This year Freya is doing her Gold Duke of Edinburgh award so our trip to New Zealand will be good training for her as we plan to include some tramping. During our 2004 visit she was four years old and the boots she wore then look tiny compared to her current walking boots. I found them recently in our loft and was amazed – you could hold them in the palm of your hand. Strangely enough, the sizes of the two pairs of boots are the same, size 8!
When I dreamed about returning to New Zealand I always expected we would do a complete walking track but this is looking unlikely due to time constraints. Most of them are take 4 – 5 days to complete. Usually in one direction although the Kepler Track is circular. It is, however, a challenging walk climbing to 1,400m (4,600 ft) at its highest point, Luxmore Saddle. I noticed on the Department of Conservation website that there are four shorter walks you can do from designated points such as car parks, so that might be an option.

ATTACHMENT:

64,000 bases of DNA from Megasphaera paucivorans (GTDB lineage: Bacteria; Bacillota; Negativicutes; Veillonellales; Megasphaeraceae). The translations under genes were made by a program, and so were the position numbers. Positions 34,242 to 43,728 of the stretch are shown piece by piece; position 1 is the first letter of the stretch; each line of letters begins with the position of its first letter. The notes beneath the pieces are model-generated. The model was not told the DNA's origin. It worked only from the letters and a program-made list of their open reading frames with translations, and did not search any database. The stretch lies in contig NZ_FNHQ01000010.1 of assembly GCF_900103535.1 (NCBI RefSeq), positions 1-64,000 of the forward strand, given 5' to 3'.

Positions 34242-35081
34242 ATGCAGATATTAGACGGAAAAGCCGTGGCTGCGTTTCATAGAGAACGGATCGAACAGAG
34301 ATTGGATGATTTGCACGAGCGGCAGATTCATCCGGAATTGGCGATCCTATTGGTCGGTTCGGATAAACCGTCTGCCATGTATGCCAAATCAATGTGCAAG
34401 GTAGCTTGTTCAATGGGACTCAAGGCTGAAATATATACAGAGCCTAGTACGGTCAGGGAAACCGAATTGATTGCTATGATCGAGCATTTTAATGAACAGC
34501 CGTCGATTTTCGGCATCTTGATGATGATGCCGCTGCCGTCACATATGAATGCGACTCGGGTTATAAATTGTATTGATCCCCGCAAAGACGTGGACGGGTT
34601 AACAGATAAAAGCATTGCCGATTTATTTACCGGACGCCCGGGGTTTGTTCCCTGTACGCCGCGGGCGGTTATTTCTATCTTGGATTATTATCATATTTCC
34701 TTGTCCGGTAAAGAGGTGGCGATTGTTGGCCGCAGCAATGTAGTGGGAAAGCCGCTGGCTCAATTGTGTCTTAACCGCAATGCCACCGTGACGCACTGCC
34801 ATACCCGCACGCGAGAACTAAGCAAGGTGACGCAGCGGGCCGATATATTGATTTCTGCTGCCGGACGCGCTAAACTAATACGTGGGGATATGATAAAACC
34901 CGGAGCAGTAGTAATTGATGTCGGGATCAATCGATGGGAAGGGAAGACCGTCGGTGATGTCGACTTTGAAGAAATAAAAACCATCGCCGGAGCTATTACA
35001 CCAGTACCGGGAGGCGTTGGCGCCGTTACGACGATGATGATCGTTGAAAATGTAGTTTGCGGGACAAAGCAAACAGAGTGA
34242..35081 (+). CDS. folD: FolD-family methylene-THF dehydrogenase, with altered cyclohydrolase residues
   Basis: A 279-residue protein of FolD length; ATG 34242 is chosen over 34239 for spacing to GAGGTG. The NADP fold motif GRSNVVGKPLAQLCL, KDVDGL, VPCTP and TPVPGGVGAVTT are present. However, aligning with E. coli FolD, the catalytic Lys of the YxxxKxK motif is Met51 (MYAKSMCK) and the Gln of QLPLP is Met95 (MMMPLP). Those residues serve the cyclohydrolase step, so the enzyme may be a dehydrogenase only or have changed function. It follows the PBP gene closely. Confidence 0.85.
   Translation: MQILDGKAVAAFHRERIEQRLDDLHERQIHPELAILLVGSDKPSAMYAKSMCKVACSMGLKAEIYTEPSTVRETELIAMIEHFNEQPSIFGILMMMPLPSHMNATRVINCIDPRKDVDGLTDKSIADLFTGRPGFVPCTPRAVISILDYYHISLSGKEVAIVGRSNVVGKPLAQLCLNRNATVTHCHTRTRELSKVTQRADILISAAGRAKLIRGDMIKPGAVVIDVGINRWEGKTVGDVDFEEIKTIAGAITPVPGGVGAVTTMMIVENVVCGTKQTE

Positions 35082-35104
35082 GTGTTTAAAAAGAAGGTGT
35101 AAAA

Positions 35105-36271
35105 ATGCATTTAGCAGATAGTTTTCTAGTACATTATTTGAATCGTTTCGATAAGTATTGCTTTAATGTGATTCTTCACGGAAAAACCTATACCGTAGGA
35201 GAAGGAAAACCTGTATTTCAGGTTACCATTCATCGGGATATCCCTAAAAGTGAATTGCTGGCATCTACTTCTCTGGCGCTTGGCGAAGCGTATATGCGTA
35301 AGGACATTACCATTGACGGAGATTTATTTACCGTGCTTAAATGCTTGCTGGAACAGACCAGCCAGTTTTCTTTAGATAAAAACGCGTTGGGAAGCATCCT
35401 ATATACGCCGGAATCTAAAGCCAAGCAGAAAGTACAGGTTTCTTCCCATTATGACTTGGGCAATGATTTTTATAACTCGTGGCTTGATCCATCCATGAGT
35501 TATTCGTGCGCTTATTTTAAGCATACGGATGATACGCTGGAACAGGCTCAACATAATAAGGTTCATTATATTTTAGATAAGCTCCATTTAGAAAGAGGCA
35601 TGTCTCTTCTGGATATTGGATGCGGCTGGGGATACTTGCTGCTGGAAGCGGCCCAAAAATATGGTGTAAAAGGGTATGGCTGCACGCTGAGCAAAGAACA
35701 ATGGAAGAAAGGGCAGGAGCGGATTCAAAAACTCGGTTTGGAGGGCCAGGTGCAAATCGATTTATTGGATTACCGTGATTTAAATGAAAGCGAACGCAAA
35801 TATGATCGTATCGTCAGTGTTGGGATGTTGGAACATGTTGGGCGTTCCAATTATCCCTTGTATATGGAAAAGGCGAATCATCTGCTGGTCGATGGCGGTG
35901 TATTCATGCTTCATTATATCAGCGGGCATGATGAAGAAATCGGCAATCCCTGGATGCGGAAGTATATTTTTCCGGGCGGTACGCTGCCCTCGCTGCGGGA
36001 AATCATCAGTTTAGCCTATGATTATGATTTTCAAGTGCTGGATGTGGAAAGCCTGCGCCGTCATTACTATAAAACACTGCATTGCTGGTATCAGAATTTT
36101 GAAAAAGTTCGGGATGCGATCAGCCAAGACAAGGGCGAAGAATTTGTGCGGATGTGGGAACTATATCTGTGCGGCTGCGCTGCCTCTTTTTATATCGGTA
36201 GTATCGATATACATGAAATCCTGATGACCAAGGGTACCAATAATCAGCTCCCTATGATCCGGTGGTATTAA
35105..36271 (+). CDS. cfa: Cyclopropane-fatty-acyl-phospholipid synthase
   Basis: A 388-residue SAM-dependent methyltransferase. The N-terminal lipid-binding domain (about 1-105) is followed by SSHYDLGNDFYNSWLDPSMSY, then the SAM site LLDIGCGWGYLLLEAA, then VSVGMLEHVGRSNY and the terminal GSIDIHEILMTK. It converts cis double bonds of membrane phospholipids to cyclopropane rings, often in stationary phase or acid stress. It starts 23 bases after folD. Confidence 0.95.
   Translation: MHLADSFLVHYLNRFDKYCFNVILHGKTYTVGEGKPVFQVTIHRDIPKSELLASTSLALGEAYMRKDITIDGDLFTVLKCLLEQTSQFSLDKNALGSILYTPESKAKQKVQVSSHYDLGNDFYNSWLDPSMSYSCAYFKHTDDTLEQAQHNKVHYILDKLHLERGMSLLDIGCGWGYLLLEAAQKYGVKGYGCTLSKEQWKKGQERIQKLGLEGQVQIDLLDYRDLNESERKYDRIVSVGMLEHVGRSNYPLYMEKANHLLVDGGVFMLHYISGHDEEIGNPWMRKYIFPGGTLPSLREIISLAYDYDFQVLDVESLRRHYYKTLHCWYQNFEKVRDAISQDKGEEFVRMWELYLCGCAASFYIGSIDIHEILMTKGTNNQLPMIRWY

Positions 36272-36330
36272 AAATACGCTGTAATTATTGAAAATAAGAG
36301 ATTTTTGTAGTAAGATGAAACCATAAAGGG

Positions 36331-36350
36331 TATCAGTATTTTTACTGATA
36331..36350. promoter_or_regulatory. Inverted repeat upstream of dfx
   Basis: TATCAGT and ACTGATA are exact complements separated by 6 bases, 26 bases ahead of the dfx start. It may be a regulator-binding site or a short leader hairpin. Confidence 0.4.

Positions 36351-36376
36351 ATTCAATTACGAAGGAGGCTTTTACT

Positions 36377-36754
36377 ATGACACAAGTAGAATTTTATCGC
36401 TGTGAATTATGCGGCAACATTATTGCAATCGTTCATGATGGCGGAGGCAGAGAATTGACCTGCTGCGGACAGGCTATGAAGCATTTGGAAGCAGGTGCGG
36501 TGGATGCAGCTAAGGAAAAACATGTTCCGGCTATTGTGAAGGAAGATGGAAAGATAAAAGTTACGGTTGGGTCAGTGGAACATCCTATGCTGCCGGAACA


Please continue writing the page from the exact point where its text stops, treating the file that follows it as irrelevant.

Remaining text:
Last time we were in New Zealand we managed to do about half of the Abel Tasman Track, the whole of the Caples Track and half a day on the Routeburn Track.
If you are interested in doing any tramping on the Great Walks, in most cases you have to book huts and campsites in advance during the peak season from 24th October 2017 to 30th April 2018. And they are surprisingly expensive. I was shocked to find that the DOC charge about NZ$34 per person over 18 per night and can reach prices of NZ$65!. Campsites appear to be not much cheaper at NZ$17 to 20. We certainly wouldn’t want to take a load of camping gear with us when we also intend to hire a motorhome. The other choice you have on the Abel Tasman Track is to take a water taxi to one of the beaches and walk back, having to ensure that you can gauge how far you can walk. Also, f we were to walk any of this track and had a motorhome on hire there would be the additional cost of leaving it on a holiday park for safety, if we wanted to stay overnight on your walk. What a logistical nightmare.